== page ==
Its premise sounded quite intriguing. According to the Dennis Severs’ House’s site (you can find it here), it is “more than just a time capsule. It is both a breathtaking and an intimate portrait of the lives of a family of Huguenot silk-weavers from 1724 to the dawn of the 20th Century. As you follow their fortunes through the generations, the sights, smells and sounds of the house take you into their lives.”
After a couple of days in Tbilisi (I will tell you all about this in a later post) and two awesome tours, I felt it was time to visit Georgia’s famous vineyards in the Kakheti region.
The country’s first wine-producing region is the Kakheti. The lovely Alazani valley stretches east of Tbilisi, surrounded by high mountains. It has a subtropical micro-climate, great soils and plenty of water. Overall great conditions to produce the best grapes and, consequently, great wines.
Plus, it provides beautiful landscapes for a one day tour.
The day after my soul search in the Greater Caucasus, I went south, to the Lesser Caucasus, heading for the cave city of Vardzia.
From the Greater to the Lesser Caucasus there is more than a change in scenery. There is a change in the overall mood. The green Greater Caucasus is in total contrast with the smaller mountains of the Lesser Caucasus, with its desert-like hills. If the first elevates the spirit, the second reminds us of the harsh reality of those who lived (and still live) there.
Georgia has a long history of conflicts. Surrounded by three big empires, at least two of them were always at the door, trying to force its way in: the Persian and the Ottoman empires.
Pushing its way from the south, the Ottoman empire launched countless attacks on Georgia, throughout History. But, mostly thanks to its geography, Georgia kept pushing them back.
One of the most important places of resistance was the cave city of Vardzia. An amazing place, excavated in the mountain rock. In its Golden Age it housed about 50.000 people, in dwellings arranged over 19 tiers, in its highest part.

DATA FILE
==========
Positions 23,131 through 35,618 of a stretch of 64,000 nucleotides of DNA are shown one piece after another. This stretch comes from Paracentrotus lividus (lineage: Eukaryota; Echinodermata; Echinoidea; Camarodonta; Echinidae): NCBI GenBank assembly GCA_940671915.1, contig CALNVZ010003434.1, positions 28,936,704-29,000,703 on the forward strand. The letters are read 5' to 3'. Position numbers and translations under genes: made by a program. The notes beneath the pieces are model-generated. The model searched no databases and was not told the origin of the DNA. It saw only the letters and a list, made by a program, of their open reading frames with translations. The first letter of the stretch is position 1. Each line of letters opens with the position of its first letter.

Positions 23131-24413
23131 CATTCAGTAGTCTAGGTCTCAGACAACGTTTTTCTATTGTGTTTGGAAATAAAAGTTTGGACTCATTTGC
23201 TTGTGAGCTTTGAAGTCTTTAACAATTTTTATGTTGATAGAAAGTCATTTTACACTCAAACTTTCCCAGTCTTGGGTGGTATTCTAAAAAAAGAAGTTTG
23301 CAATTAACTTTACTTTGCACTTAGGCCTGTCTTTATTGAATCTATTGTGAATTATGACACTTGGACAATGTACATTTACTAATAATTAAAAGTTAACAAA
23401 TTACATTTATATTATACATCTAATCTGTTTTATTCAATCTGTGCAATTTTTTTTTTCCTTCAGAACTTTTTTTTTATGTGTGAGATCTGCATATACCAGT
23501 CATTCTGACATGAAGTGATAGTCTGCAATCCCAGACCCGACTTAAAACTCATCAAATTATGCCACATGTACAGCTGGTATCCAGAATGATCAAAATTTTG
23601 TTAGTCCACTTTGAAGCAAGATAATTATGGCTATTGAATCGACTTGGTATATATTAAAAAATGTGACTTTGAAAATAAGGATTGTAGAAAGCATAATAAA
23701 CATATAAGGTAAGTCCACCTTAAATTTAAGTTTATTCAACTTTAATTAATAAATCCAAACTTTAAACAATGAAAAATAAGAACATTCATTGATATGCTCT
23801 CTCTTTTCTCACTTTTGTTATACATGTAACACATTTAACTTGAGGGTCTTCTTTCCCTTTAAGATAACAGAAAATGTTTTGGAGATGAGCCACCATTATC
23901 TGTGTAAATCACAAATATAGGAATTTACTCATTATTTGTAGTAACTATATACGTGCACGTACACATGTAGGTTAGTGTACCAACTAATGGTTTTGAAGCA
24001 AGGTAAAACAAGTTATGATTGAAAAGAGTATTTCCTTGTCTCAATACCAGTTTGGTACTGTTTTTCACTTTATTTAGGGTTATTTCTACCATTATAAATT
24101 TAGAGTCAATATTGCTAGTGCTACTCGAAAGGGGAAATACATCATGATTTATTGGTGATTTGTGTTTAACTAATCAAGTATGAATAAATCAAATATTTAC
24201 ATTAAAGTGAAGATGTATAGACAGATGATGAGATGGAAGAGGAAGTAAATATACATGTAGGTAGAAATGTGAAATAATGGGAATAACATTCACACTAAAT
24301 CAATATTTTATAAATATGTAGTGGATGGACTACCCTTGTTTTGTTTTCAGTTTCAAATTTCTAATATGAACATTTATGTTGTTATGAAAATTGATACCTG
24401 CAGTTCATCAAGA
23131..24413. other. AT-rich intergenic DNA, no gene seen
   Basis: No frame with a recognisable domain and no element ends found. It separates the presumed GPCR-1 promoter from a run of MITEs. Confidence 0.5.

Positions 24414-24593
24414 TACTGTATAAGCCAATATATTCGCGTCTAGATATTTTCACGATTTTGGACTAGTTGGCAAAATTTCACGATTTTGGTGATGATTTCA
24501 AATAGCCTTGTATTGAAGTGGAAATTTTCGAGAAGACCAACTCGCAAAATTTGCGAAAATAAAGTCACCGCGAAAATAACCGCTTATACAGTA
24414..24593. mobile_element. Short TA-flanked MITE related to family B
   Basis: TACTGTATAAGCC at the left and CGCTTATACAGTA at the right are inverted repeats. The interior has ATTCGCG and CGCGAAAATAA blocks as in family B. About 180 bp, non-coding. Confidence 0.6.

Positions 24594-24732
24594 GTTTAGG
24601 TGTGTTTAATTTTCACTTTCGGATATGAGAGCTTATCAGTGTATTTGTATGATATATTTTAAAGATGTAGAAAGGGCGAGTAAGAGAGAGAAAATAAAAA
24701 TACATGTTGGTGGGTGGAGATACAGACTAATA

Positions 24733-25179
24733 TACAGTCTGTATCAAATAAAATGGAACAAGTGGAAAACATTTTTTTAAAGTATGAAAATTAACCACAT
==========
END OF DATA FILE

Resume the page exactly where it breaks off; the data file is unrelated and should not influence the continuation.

The sulfur baths are one of Tbilisi’s most unique experiences. One that you definitely shouldn’t miss.
It’s not a trip to the spa. Far from it. But it will cleanse your tired body (and, believe me, when the masseuse starts scrubbing, you’ll really feel dirty!) and relax your wandering spirit.
I did some on-line reading about the sulfur baths, before I went to Tbilisi. And I was simultaneously curious and a bit concerned, to be honest. But all the accounts I read agreed on one point: if you don’t feel comfortable with the public baths, go for a private room. It’s more expensive, but it will assure you total privacy.
And yes, you understood correctly: the traditional baths are a public experience, men and women in separate rooms, and you’re expected to go in buck naked.
And then, there’s that peculiar and not exactly enjoyable sulfur smell.
Well, I was there in Tbilisi. And it was part of the experience. How could I miss it?
On my last day in Tbilisi I finally gathered all my courage and went for it.
My first experience in the Caucasus was a one day trip on the Georgian Military Highway, all the way up to the village of Kazbegi.
I wanted to see the mountains. This is not a difficult task, anywhere in Georgia. Even in Tbilisi, all you have to do is go up to the Narikala fortress and you’ll have an impressive view of the mountains surrounding the city.
But I wanted to see the Greater Caucasus, go up a mountain and (almost) touch the sky.
Georgian territory includes the southern part of the Greater Caucasus range, in the north of the country, and part of the Lesser Caucasus (or Transcaucasus) in the center and south of Georgia.
Also, the very name Caucasus evokes centuries of poetry and mysticism.